What's with these numbers, you ask? Well, they now have this cool scoreboard-like contraption hanging from the ceiling that tells you what number is “currently being served” and at what window. Each teller also has an electronic display above his/her window showing which number they are serving. So you don't have to stand in long lines anymore. Now you sit in one of the 80-100 seats they have and read the paper. You also don't have to constantly look up at the "scoreboard" to see if your number is up. When a number comes up, a pleasant voice announces "number J147 now being served at window 13." And lastly, there is even a ticker at the top of the display giving Times Square-like news and information.

Anyway, back to the story. My number was called by 8:45 am. I presented my documentation for new stickers and registration. That took about 5 minutes. Then the teller told me to sit down and wait for my number to be called again. Before I could even select a seat, J147 came up again. This was to visit the cashier. I wrote my check and got my receipt. By the time, I finished paying, my new stickers and registration were waiting for me at window 11. I was walking out the door around 9:00 am. And, believe it or not, the computers were briefly down during my visit. They've also done a minor renovation so the atmosphere is slightly more aesthetic. And while I was there, I overheard a DMV employee refer to me as a "customer." The experience was so painless that I purposely only got a one year renewal so I can go back as soon as possible (just kidding).


911 Delays
Bryce A. Suderow,

One of your correspondents asked if a long delay on a 911 call to the police is typical. Here is an experience I had with the police when I tried to report a death threat against me: on the night of Tuesday, November 9th, I was standing in front of a convenience store at 11th and H NE when a drug dealer ordered me to get off the street. When I refused, he threatened to kill me. The next evening, Wednesday, I phoned 727-1010 and told the police dispatcher why I needed an officer to come to my house. Many hours later, an officer arrived at 2:30 a.m. but was not interested in taking my report. On Thursday, I tried phoning 727-1010 again, this time while eating dinner at a restaurant. I waited for an hour, but no cop ever showed up. When I stepped outside, I saw a police cruiser speeding aimlessly up and down H Street, but he never dropped by to interview me. On Friday I walked orange hat with three police officers. They promised to take my report but were diverted elsewhere during our walk — and they failed to call me back even though I gave them my phone number. I tried calling 727-1010 again on Saturday, but couldn't even get an operator to send me an officer. On Sunday, five days after I first tried reporting the incident, I cornered an officer I knew in a fast food place and got him to take the report.

We who walk orange hat patrol with the police risk our lives and it is amazing to me that they value us so little that it took me five days to find a cop who would report a death threat against me!


The Phantom of the Opera
Jason Juffras,

Was anyone else offended by Mark Richards' reference to “gay boys” at J.R.'s on 17th Street? I'm glad that Mr. Richards is so broad-minded as to acknowledge these “gay boys” as an integral part of his “operatic neighborhood” — one of the J.R.'s staff even lives in his building, as he tells us — but he would do better to treat people with respect rather than as sources of amusement (or should I say derision?).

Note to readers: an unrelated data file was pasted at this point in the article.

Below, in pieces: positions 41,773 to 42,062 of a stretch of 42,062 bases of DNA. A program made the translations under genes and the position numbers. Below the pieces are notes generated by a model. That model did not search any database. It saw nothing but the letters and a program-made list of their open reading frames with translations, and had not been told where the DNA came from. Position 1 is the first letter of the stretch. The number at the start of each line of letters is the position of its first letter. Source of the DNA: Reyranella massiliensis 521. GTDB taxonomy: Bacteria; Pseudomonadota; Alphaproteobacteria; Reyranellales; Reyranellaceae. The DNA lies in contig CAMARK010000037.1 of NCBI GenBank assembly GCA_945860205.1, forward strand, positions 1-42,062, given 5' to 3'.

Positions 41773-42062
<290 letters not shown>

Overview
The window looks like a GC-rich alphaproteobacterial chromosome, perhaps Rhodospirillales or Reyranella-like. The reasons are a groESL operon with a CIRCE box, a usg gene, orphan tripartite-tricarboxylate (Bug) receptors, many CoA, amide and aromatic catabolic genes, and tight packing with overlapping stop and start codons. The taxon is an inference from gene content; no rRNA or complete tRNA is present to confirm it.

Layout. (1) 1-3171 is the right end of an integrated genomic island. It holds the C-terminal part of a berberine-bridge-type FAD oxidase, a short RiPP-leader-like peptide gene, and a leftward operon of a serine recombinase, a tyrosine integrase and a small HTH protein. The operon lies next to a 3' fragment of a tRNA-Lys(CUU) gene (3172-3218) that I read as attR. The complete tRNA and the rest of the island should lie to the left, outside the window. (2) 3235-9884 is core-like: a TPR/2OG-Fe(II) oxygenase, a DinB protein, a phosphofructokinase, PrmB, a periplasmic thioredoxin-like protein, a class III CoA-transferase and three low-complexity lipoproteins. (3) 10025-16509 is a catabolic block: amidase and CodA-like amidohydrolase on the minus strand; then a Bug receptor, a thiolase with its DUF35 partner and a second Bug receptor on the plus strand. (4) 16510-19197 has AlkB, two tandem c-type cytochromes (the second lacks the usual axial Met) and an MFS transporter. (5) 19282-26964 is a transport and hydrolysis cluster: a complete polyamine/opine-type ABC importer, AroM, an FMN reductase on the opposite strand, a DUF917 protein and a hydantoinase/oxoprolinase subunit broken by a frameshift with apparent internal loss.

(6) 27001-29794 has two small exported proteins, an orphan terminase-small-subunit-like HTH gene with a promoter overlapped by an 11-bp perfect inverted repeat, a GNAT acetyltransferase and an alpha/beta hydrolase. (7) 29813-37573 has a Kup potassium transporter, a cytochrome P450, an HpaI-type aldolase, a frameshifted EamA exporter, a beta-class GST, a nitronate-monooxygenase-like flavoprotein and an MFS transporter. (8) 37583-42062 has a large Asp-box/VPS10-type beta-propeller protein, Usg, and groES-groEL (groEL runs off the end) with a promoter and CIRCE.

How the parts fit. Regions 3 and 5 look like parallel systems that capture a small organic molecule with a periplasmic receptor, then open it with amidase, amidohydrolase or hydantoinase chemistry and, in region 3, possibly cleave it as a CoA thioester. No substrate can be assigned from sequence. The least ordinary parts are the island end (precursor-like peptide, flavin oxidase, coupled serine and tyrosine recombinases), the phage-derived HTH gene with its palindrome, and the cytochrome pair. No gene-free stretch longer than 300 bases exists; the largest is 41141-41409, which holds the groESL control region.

Grace Reading Series Begins Sixth Season
Robert Andrew,

The Grace Reading Series begins its sixth season of poetry coffeehouses with a reading by emerging poets Mel Belin, Anne Marie Blum, and Paul Napier on Thursday, November 18, at Grace Church in Georgetown.

Mel Belin's book Flesh That Was Chrysalis has just been published by The Word Works, Inc. In 1998 Belin was the winner of Potomac Review's third annual poetry competition. He has published poems in many journals, including Midstream, Antietam, Poet Lore, Cumberland Review, Blue Unicorn, Potomac Review, Visions, Edge City Review, and Minimus. His work was also included in the anthology Hungry as we are (published by the Washington Writer's Cooperative press). Belin has read widely in the Washington, DC area, and has also had his poetry exhibited in a poetry and arts collaboration at the Spectrum gallery in Georgetown and the Strathmore gallery in Bethesda. Anne Marie Blum is a widely published poet who also writes plays and dramatic monologues. Her poems have appeared in the North American Poetry Review, Orpheus, Green Mountains Review, Haight-Ashbury Literary Journal, and elsewhere. Blum's play, “Cafe de l'Espoir,” was produced by the New Works Theater of Virginia in 1994. Paul Napier is a nature writer as well as a poet, and his poetry employs traditional forms and meters to focus closely on the natural world. His poetry has appeared in Mass. Ave. Review and the Federal Poet, and he is vice-president of Washington DC-based Federal Poets.

From its inception, the Grace Reading Series has aimed at providing an intimate setting for bringing new poetry to the community. Admission is free for the reading, which begins at 7:30 pm at 1041 Wisconsin Avenue, NW. During each reading, reduced-rate validated parking is available courtesy of Colonial Parking underneath the Georgetown Park shopping mall, and coffee is donated by the Coffee Beanery on M Street in Georgetown. For general information, call 202 333-7100, and for specific information on the Grace Reading Series contact Jeff Brown at 703-351-9226 or the Church web site at